The town of Rochester, like every township in the US, is not unilateral; the court system is independent of the code-enforcement department. “Jerry can’t issue a fine. He’s like a police officer. He can issue the equivalent of a ticket—a violation notice that requires you to come to court. Then the judge can determine what fine is applicable. Or sometimes they’re satisfied with the person’s explanation and drop the matter.” The amount of a fine is somewhat up to the judge’s discretion. “Some [violations] have the maximum fine spelled out in the law; others, whatever the generalized maximum number is.” People can ask to pay the fine in installments, making the process even longer. If you pay the fine and you don’t clean it up, you can start the whole process all over again.”

Unfortunately, due to COVID-19, unheard cases have been piling up while the local courts stayed shut. We are starting to have some court cases now,” Baden said, “which could potentially be some land-use cases, code violations.” Unpaid fines can eventually result in the judge issuing a warrant for arrest of the offender, depending on the seriousness of the offense.

The town has one other recourse: the board can decide to do a cleanup and charge the cost of it to the landowner’s taxes.It can happen,” Baden affirmed. “The town can initiate the cleanup and the cost gets levied to the tax bill for that property. Jerry can say, ‘I’d like the town to take action’, and then we would either job it out or do it with our own highway department depending on the situation. We have done that with demolition of unsafe buildings. Every year there’s a budget of $10,000 put aside for that purpose. It zeros itself out—it’s budget-nutral [because it’s eventually collected in tax form]. We recently had to make that threat to a landowner—a bank that took over an abandoned property, and it had a trailer on it. First we boarded up the door, and then somebody came along and cut a hole in the side of the trailer… We finally notified the bank that they had to remove the trailer, as it was a dangerous situation.” (The bank did eventually remove it.) The town is reluctant to do this sort of intervention and resorts to it only “when all other options are exhausted,” Baden said. If it’s a hazardous situation, and the town gets involved, the town could potentially become responsible for the hazardous cleanup. Say somebody had a bunch of oil bins or some chemical that was leaking into the ground—we probably wouldn’t’t get involved in cleaning it up, because as soon as we touched it we would become responsible for anything that leaked into the ground.”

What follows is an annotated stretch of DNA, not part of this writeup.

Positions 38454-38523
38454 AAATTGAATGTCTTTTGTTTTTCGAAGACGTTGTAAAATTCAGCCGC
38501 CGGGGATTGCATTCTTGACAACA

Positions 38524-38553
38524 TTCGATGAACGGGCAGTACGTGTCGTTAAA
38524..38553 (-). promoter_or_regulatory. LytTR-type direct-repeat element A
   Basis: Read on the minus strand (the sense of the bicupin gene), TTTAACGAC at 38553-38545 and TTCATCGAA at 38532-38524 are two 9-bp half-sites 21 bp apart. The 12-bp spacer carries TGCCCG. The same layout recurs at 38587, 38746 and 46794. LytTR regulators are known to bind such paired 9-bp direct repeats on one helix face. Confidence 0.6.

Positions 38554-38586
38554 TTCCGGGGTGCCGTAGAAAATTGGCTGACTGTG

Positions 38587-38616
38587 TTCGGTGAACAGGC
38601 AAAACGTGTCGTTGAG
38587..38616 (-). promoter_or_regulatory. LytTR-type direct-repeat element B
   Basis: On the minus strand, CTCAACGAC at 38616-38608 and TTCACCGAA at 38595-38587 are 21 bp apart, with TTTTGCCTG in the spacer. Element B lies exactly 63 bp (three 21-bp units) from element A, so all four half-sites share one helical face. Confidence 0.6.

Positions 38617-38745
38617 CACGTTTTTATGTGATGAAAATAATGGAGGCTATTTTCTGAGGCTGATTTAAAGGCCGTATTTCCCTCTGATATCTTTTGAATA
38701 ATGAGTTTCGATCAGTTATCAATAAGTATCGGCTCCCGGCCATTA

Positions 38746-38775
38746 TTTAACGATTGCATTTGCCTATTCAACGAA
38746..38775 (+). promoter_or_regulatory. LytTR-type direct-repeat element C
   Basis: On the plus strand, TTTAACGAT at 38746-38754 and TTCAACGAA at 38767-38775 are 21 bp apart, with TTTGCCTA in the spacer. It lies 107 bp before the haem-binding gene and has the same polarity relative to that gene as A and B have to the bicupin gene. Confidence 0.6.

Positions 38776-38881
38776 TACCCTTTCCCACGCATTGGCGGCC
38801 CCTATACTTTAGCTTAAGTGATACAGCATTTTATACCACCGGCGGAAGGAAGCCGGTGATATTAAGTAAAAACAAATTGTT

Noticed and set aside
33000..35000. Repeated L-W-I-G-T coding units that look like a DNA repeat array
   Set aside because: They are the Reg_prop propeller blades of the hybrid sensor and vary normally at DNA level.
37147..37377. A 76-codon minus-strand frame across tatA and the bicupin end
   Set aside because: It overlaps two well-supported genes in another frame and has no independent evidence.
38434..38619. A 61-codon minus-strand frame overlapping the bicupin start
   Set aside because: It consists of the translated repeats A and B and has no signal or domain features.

Then there’s the related subject of increased dumping by the side of the road. Chief Constable Rich Miller reports more and more complaints from people who are bothered by anonymous dumpers.I don’t know if people have financial issues, or it’s laziness, or frustration, or if it’s that people have more time and are cleaning things out…. probably a combination of all of the above,” commented Baden. The other day I was driving down Cherrytown Road and suddenly there’s four tires by the side of the road. They weren’t’t there a week ago.” Sound familiar to anyone? “I also just discovered recently that we have no littering law. Even though there’re signs up all over town saying there’s a fine, there is no littering law.” (The town board could of course, change that.)

There are the people who fling garbage bags onto the side of the road, and others who might be looking for a place to get rid of something bigger, like an old appliance, etc. An abandoned property that’s been left looking like a dump is an invitation for other people to start using it as a dump. “If we catch the people dumping there, there are solid-waste laws. That is actually a fairly serious crime,” said Baden. “Vacant landowners, it’s really a problem, because you can cite them, but if they don’t answer—it’s not something like we’re going to send a marshal after them to arrest them. They actually have a local property maintenance law that I’m going to explore that gives them the ability to enforce it sooner than the state law does. You can write a local law that’s stronger than the state law. So I’m going to explore what they’re doing and possibly enact it.”